As someone doing just that, It depends on how you use them XD
Having a concept explained in many different ways with different examples can help build understanding…
But following ONE curriculum that is compatible with your learning style is far better
When starting out, I had the misguided belief that using multiple curriculums would give me a better understanding than just one.
I now realise that a curriculum only introduces you to concepts and tools.
It doesn’t ‘teach’ you.
Using multiple curriculums can often feel like being introduced to the same person again and again.
But if you want to get to know that person, you have to spend time with them.
They often use outside resources.
Referring to references and documents in a similar way you would refer to a dictionary.
This means multiple curriculums will point to the same thing, so you get the same thing from one curriculum, as you do from many, without spending extra time.
To really learn something, you have to use the tools or concepts.
Learning is often a series of mistakes you make.
The time spent in an environment, trying to make small projects will teach you more than any curriculum or tutorial ever will.
(look into ‘tutorial hell’ its the same thing as using multiple curriculums)
There are a lot of places out there that will introduce you to the things you want to learn.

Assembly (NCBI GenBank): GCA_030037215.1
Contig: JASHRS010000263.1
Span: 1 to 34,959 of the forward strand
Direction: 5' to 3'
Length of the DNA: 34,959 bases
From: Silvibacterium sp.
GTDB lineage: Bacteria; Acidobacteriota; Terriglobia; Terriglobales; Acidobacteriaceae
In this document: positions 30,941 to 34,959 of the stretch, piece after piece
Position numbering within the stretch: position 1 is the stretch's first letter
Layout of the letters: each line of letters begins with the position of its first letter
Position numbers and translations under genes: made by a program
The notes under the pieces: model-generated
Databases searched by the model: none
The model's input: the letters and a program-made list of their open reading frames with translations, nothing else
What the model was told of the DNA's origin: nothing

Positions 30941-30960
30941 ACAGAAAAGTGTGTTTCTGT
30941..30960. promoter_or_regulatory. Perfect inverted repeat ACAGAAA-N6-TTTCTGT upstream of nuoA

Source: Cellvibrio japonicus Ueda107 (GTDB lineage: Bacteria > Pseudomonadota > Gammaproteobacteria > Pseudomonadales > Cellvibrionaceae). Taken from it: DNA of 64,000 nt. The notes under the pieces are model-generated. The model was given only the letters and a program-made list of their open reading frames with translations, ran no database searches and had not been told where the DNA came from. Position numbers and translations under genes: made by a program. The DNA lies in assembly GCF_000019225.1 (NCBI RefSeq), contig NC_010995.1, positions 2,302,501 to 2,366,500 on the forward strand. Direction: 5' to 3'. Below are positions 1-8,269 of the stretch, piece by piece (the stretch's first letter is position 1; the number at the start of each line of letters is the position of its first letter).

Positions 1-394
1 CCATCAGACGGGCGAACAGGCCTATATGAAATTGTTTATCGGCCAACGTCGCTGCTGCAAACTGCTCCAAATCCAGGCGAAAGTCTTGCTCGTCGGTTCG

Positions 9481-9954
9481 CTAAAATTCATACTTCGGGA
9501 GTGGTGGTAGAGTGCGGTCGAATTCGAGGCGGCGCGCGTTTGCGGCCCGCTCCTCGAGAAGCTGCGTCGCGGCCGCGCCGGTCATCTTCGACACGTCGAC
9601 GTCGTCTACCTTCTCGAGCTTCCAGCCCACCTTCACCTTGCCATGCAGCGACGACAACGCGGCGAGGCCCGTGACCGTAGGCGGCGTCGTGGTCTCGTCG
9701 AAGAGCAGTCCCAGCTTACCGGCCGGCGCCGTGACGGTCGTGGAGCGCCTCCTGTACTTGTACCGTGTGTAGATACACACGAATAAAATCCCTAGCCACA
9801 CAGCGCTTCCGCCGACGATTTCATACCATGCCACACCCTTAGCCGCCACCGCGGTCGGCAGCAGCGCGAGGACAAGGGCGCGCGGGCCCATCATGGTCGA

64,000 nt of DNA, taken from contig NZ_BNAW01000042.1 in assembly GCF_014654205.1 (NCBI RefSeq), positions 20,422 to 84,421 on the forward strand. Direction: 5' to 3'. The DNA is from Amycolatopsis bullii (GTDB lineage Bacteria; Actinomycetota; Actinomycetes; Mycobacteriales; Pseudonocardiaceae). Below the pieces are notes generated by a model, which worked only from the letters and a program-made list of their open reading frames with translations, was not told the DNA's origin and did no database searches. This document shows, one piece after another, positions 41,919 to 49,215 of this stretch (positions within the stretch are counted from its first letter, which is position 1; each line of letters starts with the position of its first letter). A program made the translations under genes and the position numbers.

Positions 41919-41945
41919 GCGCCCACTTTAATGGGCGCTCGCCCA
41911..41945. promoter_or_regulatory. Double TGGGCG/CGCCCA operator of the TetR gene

Its not a bad thing to try out more than one at the start, to see which suits your learning style.
But once you find one that works, Stick with it.
I use the freeCodeCamp curriculum as my introduction.
I often spend time in the forum reading posts and occasionally answering questions.
(It still surprise me how much I gain from being in a community.)
If I don’t understand something I look for references, documents, and occasionally for visual explanations on YouTube
Most of my time learning is spent working on mini projects.
These projects are always very broken and messy, they are what I use to make my mistakes while I learn.
I use other curriculums for inspiration.
For example ‘The coding Train’ on Youtube and ‘happy coding .io’ both explain a concept with project examples I can try out and expand upon.
One of the worst mistakes I made was trying to follow several curriculums at the same time and trying to keep them at the same place.
Even if a curriculum introduces the same things, its unlikely to introduce them in the same order.
This often means examples that include things you don’t yet understand because you’ve had to jump ahead with one curriculum to keep it inline with another.
It can cause a LOT of confusion, and will set you back.
This does not mean you cant use the resources from another curriculum, just don’t let the curriculum itself tie you down.
At the end of the day your goal is to learn, only you can decide what works for you and what doesn’t.
(Edit: Using multiple curriculums can be a bit like consuming a meal, you eat the things you think go together, but you don’t have to finish the meal to be full. Don’t wait until you’ve finished a curriculum to begin making your own mini projects)